Shannon Gray answers some frequently asked questions. Shannon and her family live in Bristol, Rhode Island. Her 4 year old daughter Emma is a super hero, firefighter, princess and WSS Warrior!
How did all start?
Our daughter was born extremely ill and required 116 day of hospitalization before coming home. The hospitals were very interested in what caused this difficulty.
Do you already have a diagnosis? How long did it take you to get it?
When our daughter was close to a year old Boston Children’s Hospital asked if they could enter her in a research study to find out why she had been born so ill. We were then contacted by the genetics department suggesting whole exome sequencing. At 20 months old she was diagnosed.
For what medical specialties have you been treated? What has been the most useful specialty for your?
Our daughter has received speech, occupational, and physical therapies since the age of 3 months. Initially services were through an early intervention program aimed at teaching her how to feed and once she graduated from the feeding tube (2 years of age) she received services for language and motor skills. She transitioned to school based services in these areas at the age of 3. She has also graduated from pulmonology at this time following a diagnosis of Pulmonary Interstitial Lung Disease which was resolved with steroids. She is still seen by cardiology, genetics, neurology, otolaryngology, and ophthalmology. She has been assessed by urology, an allergist, and immunology. She was treated by dermatology for some time as an infant due to a persistent newborn rash. She receives special education services in a collaborative setting with a regular and special educator.
What has been the most useful thing for you so far?
We found an online parent support group on Facebook that has provided a wealth of information and a village of support.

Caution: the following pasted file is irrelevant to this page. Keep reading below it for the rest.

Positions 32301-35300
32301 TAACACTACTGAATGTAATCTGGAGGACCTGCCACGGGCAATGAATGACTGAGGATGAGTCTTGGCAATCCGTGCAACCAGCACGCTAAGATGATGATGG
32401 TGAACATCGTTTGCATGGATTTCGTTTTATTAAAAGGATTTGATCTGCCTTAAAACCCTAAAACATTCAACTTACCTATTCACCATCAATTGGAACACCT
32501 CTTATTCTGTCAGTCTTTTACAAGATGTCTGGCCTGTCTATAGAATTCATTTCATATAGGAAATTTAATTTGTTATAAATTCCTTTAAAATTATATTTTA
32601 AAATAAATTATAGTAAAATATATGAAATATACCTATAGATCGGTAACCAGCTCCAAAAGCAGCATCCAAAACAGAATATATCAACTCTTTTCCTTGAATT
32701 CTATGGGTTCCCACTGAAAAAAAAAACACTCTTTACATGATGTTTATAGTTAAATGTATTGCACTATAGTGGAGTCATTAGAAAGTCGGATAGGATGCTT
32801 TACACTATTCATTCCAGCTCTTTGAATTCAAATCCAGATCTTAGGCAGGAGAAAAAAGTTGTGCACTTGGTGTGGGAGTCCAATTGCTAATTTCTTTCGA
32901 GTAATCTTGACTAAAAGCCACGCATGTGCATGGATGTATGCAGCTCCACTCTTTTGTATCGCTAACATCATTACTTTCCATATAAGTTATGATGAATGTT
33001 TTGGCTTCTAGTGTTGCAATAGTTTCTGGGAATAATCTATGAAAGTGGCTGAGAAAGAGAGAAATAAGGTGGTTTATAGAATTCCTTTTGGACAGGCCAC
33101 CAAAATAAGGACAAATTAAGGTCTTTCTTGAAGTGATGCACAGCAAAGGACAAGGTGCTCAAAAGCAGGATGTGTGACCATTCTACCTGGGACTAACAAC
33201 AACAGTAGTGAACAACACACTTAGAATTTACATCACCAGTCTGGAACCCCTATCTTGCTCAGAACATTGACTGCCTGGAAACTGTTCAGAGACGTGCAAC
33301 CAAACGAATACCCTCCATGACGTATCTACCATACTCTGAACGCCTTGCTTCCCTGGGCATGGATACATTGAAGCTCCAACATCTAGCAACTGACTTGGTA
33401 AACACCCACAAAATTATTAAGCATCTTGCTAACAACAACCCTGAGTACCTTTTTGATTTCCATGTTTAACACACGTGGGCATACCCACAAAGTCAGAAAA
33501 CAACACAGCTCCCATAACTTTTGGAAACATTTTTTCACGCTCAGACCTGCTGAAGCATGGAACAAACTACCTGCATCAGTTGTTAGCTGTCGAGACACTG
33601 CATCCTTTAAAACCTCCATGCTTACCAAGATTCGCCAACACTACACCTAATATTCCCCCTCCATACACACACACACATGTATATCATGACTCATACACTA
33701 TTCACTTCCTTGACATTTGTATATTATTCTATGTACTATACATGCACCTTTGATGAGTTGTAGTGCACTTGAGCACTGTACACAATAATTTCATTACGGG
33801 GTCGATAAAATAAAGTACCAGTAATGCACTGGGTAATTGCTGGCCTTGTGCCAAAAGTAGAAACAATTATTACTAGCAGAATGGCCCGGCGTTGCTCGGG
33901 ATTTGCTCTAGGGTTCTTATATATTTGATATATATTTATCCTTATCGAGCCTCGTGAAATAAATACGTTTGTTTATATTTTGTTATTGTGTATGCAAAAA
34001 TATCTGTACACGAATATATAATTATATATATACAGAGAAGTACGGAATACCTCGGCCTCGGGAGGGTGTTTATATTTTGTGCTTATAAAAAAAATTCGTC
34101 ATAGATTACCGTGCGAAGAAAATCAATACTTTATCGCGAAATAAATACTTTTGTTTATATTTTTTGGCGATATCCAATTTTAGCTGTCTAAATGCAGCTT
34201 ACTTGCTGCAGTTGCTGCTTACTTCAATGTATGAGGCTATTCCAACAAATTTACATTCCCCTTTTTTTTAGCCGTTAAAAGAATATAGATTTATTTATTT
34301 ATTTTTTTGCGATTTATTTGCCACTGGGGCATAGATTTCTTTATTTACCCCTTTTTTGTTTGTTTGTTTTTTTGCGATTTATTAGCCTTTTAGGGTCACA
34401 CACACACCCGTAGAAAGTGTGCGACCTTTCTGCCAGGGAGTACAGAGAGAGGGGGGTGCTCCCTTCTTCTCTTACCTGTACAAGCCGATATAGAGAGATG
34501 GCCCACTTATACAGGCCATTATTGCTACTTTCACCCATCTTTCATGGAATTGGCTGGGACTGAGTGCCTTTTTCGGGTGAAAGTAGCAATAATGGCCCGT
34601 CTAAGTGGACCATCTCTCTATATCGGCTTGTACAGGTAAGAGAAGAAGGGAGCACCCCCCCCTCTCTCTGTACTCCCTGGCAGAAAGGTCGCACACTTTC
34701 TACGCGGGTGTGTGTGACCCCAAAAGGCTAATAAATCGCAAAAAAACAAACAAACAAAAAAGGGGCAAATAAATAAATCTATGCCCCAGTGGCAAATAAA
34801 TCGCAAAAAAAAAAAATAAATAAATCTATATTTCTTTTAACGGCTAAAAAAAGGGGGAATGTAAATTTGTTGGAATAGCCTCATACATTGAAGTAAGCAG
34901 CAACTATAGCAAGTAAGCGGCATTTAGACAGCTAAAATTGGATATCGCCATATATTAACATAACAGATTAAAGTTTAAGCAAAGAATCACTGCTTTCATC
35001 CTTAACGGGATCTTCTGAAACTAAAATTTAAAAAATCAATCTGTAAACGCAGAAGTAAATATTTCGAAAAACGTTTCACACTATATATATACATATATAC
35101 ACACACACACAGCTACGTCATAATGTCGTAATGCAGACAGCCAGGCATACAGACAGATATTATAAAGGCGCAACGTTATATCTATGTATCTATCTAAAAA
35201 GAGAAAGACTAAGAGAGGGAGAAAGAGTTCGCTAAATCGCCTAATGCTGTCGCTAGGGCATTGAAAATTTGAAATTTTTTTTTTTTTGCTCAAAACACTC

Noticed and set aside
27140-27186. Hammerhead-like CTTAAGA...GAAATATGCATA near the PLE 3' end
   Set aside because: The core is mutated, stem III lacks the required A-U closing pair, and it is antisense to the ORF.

What have been your biggest difficulties?
Our biggest difficulty has been trying to determine what is related to the WSS and what is typical child “stuff” and what is potentially related to her other diagnosis. The other big difficulty has been in the rarity and having to educate the “professionals”.
How has your social and family environment reacted? Have your social or family relationships changed?
As with most special needs parents I would say you find out who your friends and true family are when you face something like this. Most people have remained a part of our lives, but unfortunately some were unable to handle the changes. I met some of the most amazing people through the experience, who I would never have had the opportunity to meet if this had not happened in our lives.
What things have you stopped doing?
For quite some time I did not take her to do typical things because I knew she was delayed and I felt judged. Ultimately I learned to stop worrying about what others would think and stop worrying about what was next. I learned how to live for the moments and enjoy life.
What do you think about the future?
Her future is unknown, not only because of WSS but also because it is not my future to write. She is capable to so much and I never want to limit her. We met with a doctor when she was about 3 and were told she has the ability to live independently, go to college, and have a family of her own…if SHE wants to do all of that then I fully support her. WSS is such a spectrum that I have no idea what the future looks like, even seeing adults with it, but I look forward to going on this journey with her.
If you had to describe your life in a sentence, what would it be?
Every day is a journey WORTH taking.
Finally, what advice would you give to a person in a similar situation?
Read what you can read and talk to who you can talk to, but ALWAYS remember this syndrome is a spectrum and the future is yet to be determined.